The invited speakers included:
- Erik Alda, College of Sciences and Humanities, Criminal Justice, School of Behavioral and Social Sciences, Marymount University, Arlington, VA.
- Robert Cortinas, Deputy City Manager of Support Services & Chief Financial Officer for the City of El Paso
- George G. Elsaesser, Executive Director Armed Services YMCA - El Paso
- Diana I. Hastings, Executive Director, Underserved Communities Foundation & National Association of Latino Credit Unions & Professionals
- Soomi Lee, Associate Professor, the University of La Verne
- Laura Ponce, Executive Director for Project BRAVO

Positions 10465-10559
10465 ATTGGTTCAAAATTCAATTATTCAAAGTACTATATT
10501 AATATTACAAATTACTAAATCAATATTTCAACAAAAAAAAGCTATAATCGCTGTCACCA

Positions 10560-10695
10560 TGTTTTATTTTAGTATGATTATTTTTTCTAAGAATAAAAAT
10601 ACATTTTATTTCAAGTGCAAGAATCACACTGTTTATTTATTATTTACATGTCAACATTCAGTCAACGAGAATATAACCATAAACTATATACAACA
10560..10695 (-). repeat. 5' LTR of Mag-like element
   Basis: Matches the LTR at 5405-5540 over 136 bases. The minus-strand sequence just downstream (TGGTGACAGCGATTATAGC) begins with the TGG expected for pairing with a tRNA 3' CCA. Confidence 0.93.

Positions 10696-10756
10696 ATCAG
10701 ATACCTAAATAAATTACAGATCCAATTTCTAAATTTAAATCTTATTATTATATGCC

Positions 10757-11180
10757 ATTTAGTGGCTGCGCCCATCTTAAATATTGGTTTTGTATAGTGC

- Jorge Rodriguez, El Paso Fire Department Assistant Fire Chief of Emergency Management & Special Operations
- Tracy J. Yellen, CEO of the Paso del Norte Community Foundation, El Paso, Texas
The department hopes to expand the series into other areas, and we hope alumni will also join us for these important talks. We will post future talks in our social media pages and send out notices via email.
Congratulations to Our Graduates!
Congratulation to our Department Scholarship Recipients!
Komarnicki Top Graduate Scholar Awards
Komarnicki Graduate Scholar Award
Nallely Santiesteban Garcia
Komarnicki Top Undergraduate Scholar Awards
Komarnicki Undergraduate Scholar Awards
Azul Pacheco Garcia
Irena Grabowska-Kruszewska Scholarship
Joseph Graves Scholarship
June Kruszewski Scholarship
Maria Misiewicz-Sadowski Scholarship
Karina Castillo Velazquez